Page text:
• There is also a retrospective validation application form (for transactions subject to mandatory notification including those that completed before the NS&I Act came into force).

Key take-aways

  • Identify, at the outset, whether the regime applies to the transaction and to address this with the other parties – to ensure compliance with the regime and to avoid any delays to completion or issues between the parties.
  • What will constitute a threat to national security? – the Government’s guidance states that they expect most notifications to be “cleared” rather than “called in”. However, it remains to be seen how the notification works in practice and the types of transactions that are “called in”.
  • Initial 30 working day review period (and further assessment period of 30 working days, if “called in”) - it will be interesting to see how the Government deals with this practically in terms of its capacity to turn around these notifications, and how this may affect/cause delays in deal making timelines (e.g. investors’ risk acceptance in relation to this regime vs. delays).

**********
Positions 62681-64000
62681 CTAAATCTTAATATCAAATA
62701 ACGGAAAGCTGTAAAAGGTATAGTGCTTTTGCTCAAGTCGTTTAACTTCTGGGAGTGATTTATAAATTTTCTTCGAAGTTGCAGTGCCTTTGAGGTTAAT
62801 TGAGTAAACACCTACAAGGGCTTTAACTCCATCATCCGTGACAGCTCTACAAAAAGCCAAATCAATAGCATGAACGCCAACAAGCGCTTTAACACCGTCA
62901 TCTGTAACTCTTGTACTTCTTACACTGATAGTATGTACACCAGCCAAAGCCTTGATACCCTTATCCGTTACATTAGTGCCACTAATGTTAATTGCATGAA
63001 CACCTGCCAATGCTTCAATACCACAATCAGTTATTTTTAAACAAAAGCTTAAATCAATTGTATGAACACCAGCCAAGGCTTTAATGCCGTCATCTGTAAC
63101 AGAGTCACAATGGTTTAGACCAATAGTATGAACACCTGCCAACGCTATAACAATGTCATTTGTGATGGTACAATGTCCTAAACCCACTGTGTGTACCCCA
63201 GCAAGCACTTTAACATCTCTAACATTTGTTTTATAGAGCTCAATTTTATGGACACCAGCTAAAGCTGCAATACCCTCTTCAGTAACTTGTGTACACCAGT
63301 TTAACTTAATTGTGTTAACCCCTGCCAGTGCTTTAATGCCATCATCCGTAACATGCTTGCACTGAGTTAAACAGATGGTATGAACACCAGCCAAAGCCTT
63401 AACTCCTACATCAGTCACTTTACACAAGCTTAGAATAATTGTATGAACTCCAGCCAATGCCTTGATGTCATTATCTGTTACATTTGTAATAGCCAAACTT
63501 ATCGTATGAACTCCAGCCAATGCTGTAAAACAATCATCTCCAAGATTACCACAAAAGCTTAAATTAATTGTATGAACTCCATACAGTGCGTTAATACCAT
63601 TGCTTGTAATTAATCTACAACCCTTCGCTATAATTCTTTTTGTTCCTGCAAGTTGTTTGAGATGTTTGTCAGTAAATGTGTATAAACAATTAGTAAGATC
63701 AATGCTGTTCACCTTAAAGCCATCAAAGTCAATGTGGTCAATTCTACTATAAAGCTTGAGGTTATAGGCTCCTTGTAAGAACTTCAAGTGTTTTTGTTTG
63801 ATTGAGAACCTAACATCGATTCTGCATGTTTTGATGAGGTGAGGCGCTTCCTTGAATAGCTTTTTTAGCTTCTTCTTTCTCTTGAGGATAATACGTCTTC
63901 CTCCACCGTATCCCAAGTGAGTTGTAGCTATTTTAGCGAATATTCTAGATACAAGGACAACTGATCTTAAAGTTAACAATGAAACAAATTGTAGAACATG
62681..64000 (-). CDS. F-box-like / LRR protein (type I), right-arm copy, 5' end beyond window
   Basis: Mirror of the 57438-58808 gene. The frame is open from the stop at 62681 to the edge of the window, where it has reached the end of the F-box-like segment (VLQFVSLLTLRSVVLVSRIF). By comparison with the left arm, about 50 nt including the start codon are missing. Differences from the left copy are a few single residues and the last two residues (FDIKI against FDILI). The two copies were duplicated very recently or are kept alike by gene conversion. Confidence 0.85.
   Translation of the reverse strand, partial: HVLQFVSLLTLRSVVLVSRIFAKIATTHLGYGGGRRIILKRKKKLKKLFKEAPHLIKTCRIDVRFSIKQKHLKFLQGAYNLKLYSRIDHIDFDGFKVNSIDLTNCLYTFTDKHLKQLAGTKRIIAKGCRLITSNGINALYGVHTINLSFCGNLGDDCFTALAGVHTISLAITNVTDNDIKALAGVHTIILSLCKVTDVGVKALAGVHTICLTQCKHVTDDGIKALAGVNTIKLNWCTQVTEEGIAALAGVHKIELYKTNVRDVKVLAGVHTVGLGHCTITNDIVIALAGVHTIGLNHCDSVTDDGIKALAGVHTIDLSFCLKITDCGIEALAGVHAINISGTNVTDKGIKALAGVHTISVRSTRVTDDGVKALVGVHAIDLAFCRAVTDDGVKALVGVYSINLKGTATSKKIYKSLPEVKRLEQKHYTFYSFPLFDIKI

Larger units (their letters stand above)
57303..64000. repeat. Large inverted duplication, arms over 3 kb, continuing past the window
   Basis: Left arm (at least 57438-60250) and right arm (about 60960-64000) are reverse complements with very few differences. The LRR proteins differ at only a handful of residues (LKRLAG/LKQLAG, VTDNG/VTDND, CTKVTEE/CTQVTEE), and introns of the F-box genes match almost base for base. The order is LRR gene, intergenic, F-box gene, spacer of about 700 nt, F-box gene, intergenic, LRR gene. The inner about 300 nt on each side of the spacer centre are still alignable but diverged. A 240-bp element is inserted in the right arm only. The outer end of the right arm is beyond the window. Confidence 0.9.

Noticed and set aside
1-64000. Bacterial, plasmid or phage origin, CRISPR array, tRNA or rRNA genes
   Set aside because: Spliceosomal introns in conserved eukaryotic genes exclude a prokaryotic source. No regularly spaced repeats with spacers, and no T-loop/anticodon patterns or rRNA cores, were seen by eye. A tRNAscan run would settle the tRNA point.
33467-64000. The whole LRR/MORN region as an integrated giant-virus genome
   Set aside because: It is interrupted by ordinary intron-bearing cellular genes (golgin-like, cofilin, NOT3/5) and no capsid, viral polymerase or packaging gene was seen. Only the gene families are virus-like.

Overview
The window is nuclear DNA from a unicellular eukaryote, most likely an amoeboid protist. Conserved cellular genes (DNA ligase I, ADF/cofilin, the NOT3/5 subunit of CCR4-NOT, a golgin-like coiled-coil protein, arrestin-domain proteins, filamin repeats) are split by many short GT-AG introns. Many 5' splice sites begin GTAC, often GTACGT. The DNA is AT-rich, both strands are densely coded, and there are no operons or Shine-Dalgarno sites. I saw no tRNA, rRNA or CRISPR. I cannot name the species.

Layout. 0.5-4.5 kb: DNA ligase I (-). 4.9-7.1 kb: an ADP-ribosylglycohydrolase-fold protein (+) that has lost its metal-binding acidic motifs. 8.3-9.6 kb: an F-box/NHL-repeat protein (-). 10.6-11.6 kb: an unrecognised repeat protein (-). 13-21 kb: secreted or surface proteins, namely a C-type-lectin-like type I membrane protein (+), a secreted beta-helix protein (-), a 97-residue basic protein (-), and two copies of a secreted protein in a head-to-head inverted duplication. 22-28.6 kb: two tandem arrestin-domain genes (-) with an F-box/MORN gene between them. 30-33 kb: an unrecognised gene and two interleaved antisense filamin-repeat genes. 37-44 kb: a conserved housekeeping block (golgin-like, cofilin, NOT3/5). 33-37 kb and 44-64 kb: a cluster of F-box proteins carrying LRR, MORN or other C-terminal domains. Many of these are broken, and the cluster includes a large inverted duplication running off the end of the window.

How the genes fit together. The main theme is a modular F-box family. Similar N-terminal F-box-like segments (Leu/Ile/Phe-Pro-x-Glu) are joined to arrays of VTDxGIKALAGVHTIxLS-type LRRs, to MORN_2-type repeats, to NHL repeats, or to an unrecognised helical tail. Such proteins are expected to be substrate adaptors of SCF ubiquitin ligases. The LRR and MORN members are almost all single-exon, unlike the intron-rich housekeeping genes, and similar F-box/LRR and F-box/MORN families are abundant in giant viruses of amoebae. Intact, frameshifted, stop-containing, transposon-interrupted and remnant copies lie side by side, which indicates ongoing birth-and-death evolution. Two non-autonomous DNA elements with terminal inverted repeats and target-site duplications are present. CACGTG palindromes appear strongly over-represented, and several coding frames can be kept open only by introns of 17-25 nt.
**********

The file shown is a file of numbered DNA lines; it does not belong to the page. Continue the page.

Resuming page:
• Voluntary notifications – if “non-binding” advice is received will investors or buyers want to rely on this in terms of risk? Could this cause further delays and costs for the parties?
  • Threat to foreign investment in the UK – how will this affect the appetite of foreign investment into the UK alongside Brexit?

Given the infancy of this act, much remains to be seen. If you find yourself impacted by this new regime and are need of a helping hand, you can contact our corporate team here. I